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...Tonight it gets interesting with a group of climbs and an uphill finish.Theres talk of wind and rain as well. Cadel might try and get a little closer to,or a little ahead of,Wiggins tonight without chasing the Yellow. Sky wont want that of course,it may be good viewing.

I'm interested to see if Cadel attacks on the descents from the small climbs. I doubt Wiggins could match Cadel's technical proficiency. Though, as you suggest, perhaps it may be too early to take yellow? Let the pressure build on Wiggins and Sky for a while longer?

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I dont think its a case of letting the pressure build on Wiggins.Everywhere outside of Oz he's the favourite not Cadel,and he's sitting nicely with Cadel 10 seconds back. Cadel has to catch him ,and tbough 10 seconds isnt much the balance remains in Wiggins favour.I suspect neither of them want the pressure of defending Yellow for another two weeks at least. Mind you I know nothing really.

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There are a couple of category 3 climbs at the end of tonight's stage . It will be interesting to see whether Cadel wants to do anything about the 10 second deficit to Wiggins . He may bide his time for now . Stage 3...

PROFIL.jpg

THE VIEW OF JEAN-FRANCOIS PESCHEUX

Opening of hostilities

"We are now in France and ready to start from Orchies, a familiar place for classics specialists. One could be forgiven for thinking we have come for the cobblestones of Paris-Roubaix, but we are actually going to ride straight away from them towards the hills of the Boulonnais. Six big climbs in 100 kilometres, four of which in the last 16 kilometres. This could mark the opening of hostilities in the Tour. There is no way the sprinters will be there at the finish, which will be decided at the same place as the French Championships won by Chavanel. I think the bunch will be smashed to smithereens."

Edited by Macca

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Gee there was all the action they predicted,with chaos at the end. Wiggins 'lucky' he was in the last crash and didnt drop time to Cadel who looms very very much in control of his race at present...to quote Graeme Smith from Ology. " Wiggins...pffft". Tonight I sleep

Edited by IRW
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Gee there was all the action they predicted,with chaos at the end. Wiggins 'lucky' he was in the last crash and didnt drop time to Cadel who looms very very much in control of his race at present...to quote Graeme Smith from Ology. " Wiggins...pffft". Tonight I sleep

Yeah , Cadel looked very comfortable and assured . His team are quite visible at the front as well . Lookin' ok .

Just on Wiggins , how's his history in the Pyrenees and the Alps ? We know what Evans is capable of . And did Wiggins lose one of his teammates last night ? Siutsou ? Is Siutsou renowned as a good climber ?

Edited by Macca

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Yeah , Cadel looked very comfortable and assured . His team are quite visible at the front as well . Lookin' ok .

Just on Wiggins , how's his history in the Pyrenees and the Alps ? We know what Evans is capable of . And did Wiggins lose one of his teammates last night ? Siutsou ? Is Siutsou renowned as a good climber ?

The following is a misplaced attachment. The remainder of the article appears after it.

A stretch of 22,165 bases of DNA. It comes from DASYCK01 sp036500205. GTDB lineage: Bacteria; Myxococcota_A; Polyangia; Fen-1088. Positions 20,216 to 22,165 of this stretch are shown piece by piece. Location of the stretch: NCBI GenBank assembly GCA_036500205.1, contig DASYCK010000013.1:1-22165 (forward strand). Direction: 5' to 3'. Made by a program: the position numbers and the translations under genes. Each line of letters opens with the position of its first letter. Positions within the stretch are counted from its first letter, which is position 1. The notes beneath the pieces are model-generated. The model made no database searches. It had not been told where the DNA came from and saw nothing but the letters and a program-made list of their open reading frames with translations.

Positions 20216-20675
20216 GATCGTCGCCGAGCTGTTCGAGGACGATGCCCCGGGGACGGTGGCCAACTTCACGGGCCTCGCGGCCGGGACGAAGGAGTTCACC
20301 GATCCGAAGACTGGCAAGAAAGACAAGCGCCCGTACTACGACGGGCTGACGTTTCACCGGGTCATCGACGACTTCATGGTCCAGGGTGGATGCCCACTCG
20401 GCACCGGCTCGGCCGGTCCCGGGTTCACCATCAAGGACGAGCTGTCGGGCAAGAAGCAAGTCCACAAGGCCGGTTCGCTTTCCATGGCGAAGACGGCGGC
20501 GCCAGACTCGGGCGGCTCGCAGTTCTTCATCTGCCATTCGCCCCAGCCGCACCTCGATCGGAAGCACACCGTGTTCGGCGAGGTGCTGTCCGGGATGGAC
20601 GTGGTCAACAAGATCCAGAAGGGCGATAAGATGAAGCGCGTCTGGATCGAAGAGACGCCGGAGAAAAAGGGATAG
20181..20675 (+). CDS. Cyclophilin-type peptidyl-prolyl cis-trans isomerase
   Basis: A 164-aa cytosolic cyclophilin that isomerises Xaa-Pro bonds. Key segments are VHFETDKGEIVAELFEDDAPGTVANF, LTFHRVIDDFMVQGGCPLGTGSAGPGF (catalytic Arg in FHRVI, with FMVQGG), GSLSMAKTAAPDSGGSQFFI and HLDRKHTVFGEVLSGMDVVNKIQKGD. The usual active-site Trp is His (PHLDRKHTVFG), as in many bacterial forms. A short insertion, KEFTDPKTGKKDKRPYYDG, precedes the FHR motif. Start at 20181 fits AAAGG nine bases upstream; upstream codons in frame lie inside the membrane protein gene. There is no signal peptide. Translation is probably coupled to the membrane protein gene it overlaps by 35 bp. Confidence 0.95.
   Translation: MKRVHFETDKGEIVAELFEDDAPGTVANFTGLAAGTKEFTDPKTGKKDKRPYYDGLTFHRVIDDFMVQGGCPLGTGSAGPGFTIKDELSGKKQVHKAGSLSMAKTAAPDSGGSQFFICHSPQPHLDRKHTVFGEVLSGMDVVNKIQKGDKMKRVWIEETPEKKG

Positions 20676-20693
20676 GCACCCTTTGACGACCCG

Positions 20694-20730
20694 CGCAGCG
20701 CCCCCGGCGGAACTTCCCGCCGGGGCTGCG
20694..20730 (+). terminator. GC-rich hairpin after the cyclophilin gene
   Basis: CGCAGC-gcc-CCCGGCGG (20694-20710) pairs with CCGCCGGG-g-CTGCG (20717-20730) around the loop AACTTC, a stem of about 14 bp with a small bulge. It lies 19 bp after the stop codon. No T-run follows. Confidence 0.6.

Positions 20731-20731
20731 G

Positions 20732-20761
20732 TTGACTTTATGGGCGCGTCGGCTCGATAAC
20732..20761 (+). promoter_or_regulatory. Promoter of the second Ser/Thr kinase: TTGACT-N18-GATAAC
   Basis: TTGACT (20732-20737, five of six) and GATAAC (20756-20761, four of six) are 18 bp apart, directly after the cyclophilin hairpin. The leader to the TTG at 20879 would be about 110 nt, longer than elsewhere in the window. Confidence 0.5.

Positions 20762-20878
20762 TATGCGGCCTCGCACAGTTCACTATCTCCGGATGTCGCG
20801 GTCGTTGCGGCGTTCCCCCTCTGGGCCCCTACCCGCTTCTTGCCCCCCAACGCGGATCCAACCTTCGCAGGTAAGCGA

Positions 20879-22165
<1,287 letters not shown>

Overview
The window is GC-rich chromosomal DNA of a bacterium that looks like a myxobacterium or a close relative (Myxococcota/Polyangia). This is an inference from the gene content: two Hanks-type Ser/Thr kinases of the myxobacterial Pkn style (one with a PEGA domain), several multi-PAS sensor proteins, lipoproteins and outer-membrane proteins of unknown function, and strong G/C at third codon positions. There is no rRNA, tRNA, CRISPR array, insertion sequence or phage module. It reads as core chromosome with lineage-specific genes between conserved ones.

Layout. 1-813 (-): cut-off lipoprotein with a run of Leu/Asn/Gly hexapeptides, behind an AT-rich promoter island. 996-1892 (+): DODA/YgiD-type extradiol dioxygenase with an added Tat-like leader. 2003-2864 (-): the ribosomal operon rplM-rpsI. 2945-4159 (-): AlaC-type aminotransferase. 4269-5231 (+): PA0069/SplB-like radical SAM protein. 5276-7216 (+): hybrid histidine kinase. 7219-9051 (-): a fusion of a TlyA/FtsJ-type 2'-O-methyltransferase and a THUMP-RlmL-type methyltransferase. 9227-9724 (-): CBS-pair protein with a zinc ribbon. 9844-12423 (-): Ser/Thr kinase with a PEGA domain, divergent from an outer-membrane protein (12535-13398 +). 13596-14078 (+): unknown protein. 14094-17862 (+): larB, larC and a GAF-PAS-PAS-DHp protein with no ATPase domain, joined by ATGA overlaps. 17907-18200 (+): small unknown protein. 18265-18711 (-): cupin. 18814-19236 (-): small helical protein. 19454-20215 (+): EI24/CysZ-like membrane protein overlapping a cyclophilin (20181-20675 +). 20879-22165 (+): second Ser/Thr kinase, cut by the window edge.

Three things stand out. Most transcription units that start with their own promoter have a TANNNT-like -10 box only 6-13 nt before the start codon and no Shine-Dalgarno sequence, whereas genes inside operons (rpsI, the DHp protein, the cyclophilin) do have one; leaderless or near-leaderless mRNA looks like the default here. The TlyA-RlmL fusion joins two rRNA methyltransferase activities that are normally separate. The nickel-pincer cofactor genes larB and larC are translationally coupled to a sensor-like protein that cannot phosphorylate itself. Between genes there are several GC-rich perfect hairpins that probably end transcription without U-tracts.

What's tonight's course have in store ? Is it for the sprinters ? Or is there plenty of hills to contend with ?

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What's tonight's course have in store ? Is it for the sprinters ? Or is there plenty of hills to contend with ?

Fairly flat H_T ! Stays much like this until Saturday's 7th stage . Picture-postcard stuff tonight (like every other night !)

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THE VIEW OF JEAN-FRANCOIS PESCHEUX

Down the Alabaster Coast

"The fourth stage, the fifth day of racing, but I am sure there will already be some gaps, proving that the prologue, the finish in Seraing and, most importantly, the finish in Boulogne-sur-Mer have made an impact. Today, we continue with one of the longest stages in the Tour, with 214.5 km between Abbeville and Rouen. We will obviously seize the opportunity to pay tribute to Jacques Anquetil. We will also emphasise the touristic aspect of the Tour by riding down the Alabaster coast for a long time and enjoying its breathtaking landscapes and light effects.

Edited by Macca

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As I understand it Wiggins is the equal of Evans as a climber but apparantly not as a descender due to Cadels mountain bike experience. The bloke from Sky was important for the mountain stages but I reckon they still have a team as strong if not stronger than BMC last year. Hopefully the BMC team will be as prominent in the bigger mountains as they have been thus far.

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As I understand it Wiggins is the equal of Evans as a climber but apparantly not as a descender due to Cadels mountain bike experience. The bloke from Sky was important for the mountain stages but I reckon they still have a team as strong if not stronger than BMC last year. Hopefully the BMC team will be as prominent in the bigger mountains as they have been thus far.

Fair enough and thanks for that .

Just a bit of a heads up - There are 8 stages (starting from Saturday's stage 7) with lots of climbs ranging from medium to high difficulty . Although the medium difficulty climbing stages look rather difficult to me !